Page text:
Alteryx Designer Discussions

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Break Hierarchy into multiple levels

11 - Bolide

Breaking my head for past few days with cross tab, transpose, multi row formula, macros, join, union..

P.S: I want it to be dynamic(There could be additional levels). Hence I cannot use text to columns and hard coded multirow formula here.


Input  Output     
Parent Child Level 1Level 2Level 3Level 4Level 5Level 6
AB AB    

Please find attached a workflow I built out that hopefully achieves the result you are after.







11 - Bolide

I worked up a different way that utilizes a hierarchy table.  This would be useful in a HR org chart or business unit structure(parent, subsidiary, division, etc.) type of analysis.  In this case, you would not need to already have the data in hierarchy order to work properly.  In the end the solution depends on what the actual data represents. 




11 - Bolide

Thank you..

15 - Aurora

I added additional data to the input including some that auto-sorting would throw off, and came up with the attached workflow to deal with it all. I ran out of gas at the end, but it has the first and last level in their appropriate spots.  Fun, tricky problem.

12 - Quasar

Maybe I am missing something, but to me, all three of current above workflows seem to have faulty logic, and when I tried, did not work with a slightly more complex, but what I would consider a realistic data set.


What if we had multiple Level 1's or multiple hierarchies ending at different levels, something like:

complex input.png

Here is a route that makes use of two iterative macros:

Break Hierarchy.png

- RecordID to ensure the sort at the end is the same
- Join,Formula,Union to prime it an initial level
- Parent Child to Level, that is a reuse of the macro from:
- Parent Child All Levels, a macro that works from max lavel backwards to add records for each parent level
- Filter,Formula,Union to add records for Level 1
- Cross Tab to reshape to final form (uses an Integer field for the Header so it sorts correctly)
- Dynamic Rename to add "Level " to each field name

There is likely a way to get this down to a single iterative macro, and still produce correct results for more complex situations.

11 - Bolide

@Joe_Mako- you are correct that my solution does not work with your data set.  Like I mentioned "In the end the solution depends on what the actual data represents."  Or it can only be as good as the data given to us in the first place.  Your solution is more complete where there is no hierarchy table, but does not handle situations where, either by accident or design, a child reports to 2 parents.  Not calling you out, your solutions rock!, but wanted to see if you had any ideas of how to handle this for this scenario.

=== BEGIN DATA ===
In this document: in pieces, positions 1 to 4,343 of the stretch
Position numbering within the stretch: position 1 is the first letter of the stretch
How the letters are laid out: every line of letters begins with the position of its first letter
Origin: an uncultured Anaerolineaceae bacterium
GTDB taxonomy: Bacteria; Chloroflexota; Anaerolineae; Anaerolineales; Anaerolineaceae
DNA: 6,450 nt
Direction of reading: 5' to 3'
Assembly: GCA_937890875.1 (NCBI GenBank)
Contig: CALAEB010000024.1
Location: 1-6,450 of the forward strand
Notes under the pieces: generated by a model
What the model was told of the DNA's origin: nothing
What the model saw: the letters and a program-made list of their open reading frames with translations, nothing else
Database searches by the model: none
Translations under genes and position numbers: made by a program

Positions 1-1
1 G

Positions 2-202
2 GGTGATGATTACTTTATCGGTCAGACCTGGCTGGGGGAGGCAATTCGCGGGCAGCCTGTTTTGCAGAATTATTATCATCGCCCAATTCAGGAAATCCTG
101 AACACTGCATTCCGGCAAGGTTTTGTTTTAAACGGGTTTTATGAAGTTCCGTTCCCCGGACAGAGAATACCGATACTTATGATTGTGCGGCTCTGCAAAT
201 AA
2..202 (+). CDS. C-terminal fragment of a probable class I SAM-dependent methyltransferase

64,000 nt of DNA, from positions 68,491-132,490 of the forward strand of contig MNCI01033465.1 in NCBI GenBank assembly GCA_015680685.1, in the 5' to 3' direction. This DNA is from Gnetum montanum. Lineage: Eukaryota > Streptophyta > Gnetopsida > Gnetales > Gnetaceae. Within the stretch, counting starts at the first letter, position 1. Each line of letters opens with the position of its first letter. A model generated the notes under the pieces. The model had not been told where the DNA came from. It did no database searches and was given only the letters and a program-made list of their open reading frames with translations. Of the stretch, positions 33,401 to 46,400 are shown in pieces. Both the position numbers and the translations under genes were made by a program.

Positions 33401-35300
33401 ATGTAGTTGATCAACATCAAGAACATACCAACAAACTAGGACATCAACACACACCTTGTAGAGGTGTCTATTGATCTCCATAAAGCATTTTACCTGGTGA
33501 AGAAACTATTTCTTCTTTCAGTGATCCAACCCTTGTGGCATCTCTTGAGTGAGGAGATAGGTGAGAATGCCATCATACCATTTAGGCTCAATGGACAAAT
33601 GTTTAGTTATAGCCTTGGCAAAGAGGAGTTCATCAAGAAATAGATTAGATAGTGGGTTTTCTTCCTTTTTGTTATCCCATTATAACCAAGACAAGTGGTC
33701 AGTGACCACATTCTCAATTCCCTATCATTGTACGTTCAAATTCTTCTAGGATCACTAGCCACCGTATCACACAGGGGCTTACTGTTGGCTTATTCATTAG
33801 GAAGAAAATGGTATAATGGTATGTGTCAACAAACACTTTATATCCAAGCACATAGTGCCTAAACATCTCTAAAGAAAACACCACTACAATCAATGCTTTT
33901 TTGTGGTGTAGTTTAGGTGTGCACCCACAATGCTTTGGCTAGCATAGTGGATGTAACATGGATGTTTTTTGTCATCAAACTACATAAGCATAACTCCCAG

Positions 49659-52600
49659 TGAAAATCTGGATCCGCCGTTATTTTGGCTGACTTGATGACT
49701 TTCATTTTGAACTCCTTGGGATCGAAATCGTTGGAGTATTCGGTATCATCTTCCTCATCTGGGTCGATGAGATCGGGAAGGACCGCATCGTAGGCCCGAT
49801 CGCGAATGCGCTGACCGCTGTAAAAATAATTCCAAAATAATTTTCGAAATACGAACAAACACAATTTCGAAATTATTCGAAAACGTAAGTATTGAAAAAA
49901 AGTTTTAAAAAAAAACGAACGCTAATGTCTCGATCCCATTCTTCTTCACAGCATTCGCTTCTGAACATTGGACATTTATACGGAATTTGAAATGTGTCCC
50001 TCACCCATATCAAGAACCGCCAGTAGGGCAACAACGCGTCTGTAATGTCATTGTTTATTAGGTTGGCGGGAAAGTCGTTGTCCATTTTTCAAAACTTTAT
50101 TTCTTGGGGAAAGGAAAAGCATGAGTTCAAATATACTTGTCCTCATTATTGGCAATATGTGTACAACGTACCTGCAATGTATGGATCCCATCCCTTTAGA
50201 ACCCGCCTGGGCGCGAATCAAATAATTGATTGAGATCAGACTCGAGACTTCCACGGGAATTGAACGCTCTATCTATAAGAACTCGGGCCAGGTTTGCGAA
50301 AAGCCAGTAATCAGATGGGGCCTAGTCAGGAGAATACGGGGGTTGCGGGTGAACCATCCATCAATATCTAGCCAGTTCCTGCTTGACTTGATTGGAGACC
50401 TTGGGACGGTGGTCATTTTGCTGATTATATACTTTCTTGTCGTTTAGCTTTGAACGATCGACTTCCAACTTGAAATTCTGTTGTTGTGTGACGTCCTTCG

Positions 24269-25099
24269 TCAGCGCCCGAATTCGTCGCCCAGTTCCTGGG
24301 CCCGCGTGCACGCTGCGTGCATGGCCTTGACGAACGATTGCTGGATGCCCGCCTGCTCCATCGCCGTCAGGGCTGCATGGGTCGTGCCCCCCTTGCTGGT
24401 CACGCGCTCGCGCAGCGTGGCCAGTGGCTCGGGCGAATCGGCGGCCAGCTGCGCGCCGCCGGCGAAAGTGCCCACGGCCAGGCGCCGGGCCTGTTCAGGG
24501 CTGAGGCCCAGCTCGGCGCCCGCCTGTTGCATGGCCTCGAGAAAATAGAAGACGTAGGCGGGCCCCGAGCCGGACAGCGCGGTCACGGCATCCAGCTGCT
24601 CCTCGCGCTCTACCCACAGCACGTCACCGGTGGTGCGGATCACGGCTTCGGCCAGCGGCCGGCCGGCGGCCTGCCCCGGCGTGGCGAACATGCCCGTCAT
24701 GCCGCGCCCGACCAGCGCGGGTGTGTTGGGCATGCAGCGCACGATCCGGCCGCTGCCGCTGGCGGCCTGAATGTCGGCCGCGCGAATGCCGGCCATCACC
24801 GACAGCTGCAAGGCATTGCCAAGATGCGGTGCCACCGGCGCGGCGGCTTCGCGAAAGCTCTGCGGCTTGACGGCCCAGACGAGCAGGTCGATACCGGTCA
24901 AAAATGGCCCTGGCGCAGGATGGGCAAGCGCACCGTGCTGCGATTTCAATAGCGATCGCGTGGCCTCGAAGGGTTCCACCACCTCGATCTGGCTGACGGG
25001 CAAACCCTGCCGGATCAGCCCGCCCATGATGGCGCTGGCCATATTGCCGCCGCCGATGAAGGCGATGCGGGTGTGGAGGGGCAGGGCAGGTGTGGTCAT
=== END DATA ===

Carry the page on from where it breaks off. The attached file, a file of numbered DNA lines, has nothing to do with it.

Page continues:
I've been in a couple companies where I had a dotted line to both operations and accounting or internal management and company ownership.

12 - Quasar

Thanks @alex ! I took the time to create a more general solution, and used the following data set as a more complex situation to solve for:




Here is the attached workflow and macro:

Break Hierarchy v2.png


- Join to get the records where the Parent is not a Child in any other record

- Formula to prime the Path field, that will be a running concatenation of all potential paths from those starting Parents

- Parent Child Path macro:

- - Macro Input Loop In is the running Path so far

- - Macro Input Data is the complete list Parent Child pairs

- - Join the two on Child to Parent

- - Macro Output to send the know Path to the Results

- - Formula to concatenate in the new know child to the running Path

- - Macro Output the new running Path to be looped back in

- RecordID to generate a PathID

- Text to Columns to split the Path into rows

- Multi-Row Formula to get an incriminating Level number for each node in the path

- Cross Tab to reshape

- Dynamic Rename to add  the Level prefix to the field names


Can you find a reasonable situation where this does not work for? Maybe this approach can be improved on.

8 - Asteroid

The only issue that I haven't seen covered in this thread is the case where an infinite loop could occur, either by input mistake or a subtly in the relationship hierarchy.


The single input mistake for example is the case where Parent=Child, either an input error or a system may have that step for added descriptions during a process. This can easily be addressed by filtering and flagging where Parent=Child.


The second tier of this is the possibility of a sub-tour. Again, either by mistake or a nuance to a sub assembly iteration. This may be more challenging as there is a possibility that the repeat pattern could be very long. Just limiting the max iterations though and checking the ones that didn't complete may be enough in all practical applications.

12 - Quasar

Thanks @DataG8 ! Those sounds like good situations to capture for. Can you make up some sample data that creates those situations, and what output would you want for that sample input?